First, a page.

Author(s)Alam, Mohammed Khurshid.
Contributor(s)Maughan, O. Eugene
Hawkins, Richard H.
Matter, William J.
Shaw, William W.
Ziebell, Charles D.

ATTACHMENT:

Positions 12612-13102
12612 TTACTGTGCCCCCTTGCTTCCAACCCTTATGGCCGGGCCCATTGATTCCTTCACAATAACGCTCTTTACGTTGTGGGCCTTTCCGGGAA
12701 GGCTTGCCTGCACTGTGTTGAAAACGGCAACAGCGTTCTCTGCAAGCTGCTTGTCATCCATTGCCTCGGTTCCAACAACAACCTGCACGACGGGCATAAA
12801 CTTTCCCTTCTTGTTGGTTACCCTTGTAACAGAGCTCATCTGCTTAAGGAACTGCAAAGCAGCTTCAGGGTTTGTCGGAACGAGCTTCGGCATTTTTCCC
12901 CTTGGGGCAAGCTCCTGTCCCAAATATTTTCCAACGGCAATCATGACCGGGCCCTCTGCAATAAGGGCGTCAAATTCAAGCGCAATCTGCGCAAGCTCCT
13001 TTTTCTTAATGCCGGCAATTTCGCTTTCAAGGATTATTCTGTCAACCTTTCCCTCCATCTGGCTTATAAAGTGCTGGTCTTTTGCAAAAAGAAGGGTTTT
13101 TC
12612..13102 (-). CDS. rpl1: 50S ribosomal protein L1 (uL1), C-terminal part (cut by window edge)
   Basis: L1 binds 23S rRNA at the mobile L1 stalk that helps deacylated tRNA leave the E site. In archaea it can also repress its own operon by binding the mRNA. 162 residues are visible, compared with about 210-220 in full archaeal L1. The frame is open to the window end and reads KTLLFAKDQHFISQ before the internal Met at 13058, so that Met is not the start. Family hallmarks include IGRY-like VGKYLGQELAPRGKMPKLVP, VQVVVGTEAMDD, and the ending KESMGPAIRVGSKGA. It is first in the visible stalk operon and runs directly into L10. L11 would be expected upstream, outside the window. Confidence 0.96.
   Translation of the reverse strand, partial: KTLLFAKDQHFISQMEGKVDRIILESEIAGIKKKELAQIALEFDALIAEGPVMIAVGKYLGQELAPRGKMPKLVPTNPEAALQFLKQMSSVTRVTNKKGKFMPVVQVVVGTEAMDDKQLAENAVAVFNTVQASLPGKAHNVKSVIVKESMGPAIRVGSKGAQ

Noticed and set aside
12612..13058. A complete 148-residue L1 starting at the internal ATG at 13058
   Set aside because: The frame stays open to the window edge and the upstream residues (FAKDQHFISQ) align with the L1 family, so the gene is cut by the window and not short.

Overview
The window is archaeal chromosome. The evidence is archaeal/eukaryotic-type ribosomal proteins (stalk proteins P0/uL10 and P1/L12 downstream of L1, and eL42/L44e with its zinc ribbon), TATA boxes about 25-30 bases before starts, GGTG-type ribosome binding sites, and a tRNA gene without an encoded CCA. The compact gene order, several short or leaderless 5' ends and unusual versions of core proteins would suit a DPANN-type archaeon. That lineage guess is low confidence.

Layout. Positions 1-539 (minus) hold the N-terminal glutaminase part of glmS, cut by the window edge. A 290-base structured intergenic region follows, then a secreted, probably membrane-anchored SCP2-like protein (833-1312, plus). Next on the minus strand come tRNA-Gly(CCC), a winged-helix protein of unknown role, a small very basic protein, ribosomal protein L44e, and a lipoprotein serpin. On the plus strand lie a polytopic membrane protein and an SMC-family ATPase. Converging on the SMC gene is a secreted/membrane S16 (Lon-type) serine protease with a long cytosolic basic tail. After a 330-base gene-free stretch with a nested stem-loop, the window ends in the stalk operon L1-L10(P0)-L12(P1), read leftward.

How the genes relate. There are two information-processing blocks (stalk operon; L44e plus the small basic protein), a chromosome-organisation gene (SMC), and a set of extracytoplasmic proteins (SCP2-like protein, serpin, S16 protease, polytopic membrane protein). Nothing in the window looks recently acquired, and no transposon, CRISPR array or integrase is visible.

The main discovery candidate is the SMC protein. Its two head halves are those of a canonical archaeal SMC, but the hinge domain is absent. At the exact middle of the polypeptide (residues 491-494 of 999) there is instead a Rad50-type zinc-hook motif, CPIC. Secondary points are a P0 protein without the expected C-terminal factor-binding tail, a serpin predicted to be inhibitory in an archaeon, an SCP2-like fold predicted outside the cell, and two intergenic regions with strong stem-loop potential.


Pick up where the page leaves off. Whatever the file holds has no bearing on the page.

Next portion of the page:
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AbstractAcute and chronic toxicity tests for malathion, diazinon, and sherpa and for Cu, Hg, Pb, Zn, Ni, and Fe were conducted. Mortalities and LC50-96 hr values for Barilius vagra and Cyprinus carpio exposed to pesticides were variable. Long-term exposure to pesticides modified morphology and behaviour. The LC50-96 hr values for Cu, Hg, Pb, Zn, Ni, and Fe were low for small fish. Selected metal residues were significantly greater in whole juvenile carp following exposure to sublethal concentrations. Water samples from selected industrial drainages and receiving streams showed abnormal pH and oxygen levels. Selected metals (Fe, Pb, Zn, Cd, Cu, Ni, Hg) were higher in all effluents. Static bioassays of the undiluted industrial effluents from three sites caused 100% mortality in carp during the first 24 hrs and some mortality when effluents were diluted by 50%. A mesh size vulnerability model using the girth retention function for the Mangla Lake Fishery was developed. The impact of variable mesh size on fish harvest was evaluated. Probability of encountering the net was proportional to the distance travelled by fish, and a corrected size distribution improved the use of the model. Harvest of a surplus of large fish could be achieved by: (1) increasing the number of commercial nets in the 65-105 mm mesh size and (2) using a broader range of mesh sizes. Controlling fishing intensity and mesh size regulation over time would provide feedback for subsequent management decisions. Dynamic changes in the population, permissible harvest, number of fingerlings stocked and maintenance of year classes would allow the development of a better management model. Three supplementary feeds from inexpensive ingredients were developed and their relative ability to increase the growth of three indigenous carp (Catla catla, Labeo rohita, and Cirrhinus mrigala) and two exotic carp (Cyprinus carpio and Hypophthalmichthys molitrix) were compared. The growth of indigenous carp was low on all three feeds. All species of fish grew best on feed three. Information is needed on the ecological niches and nutrient requirements of the native carps.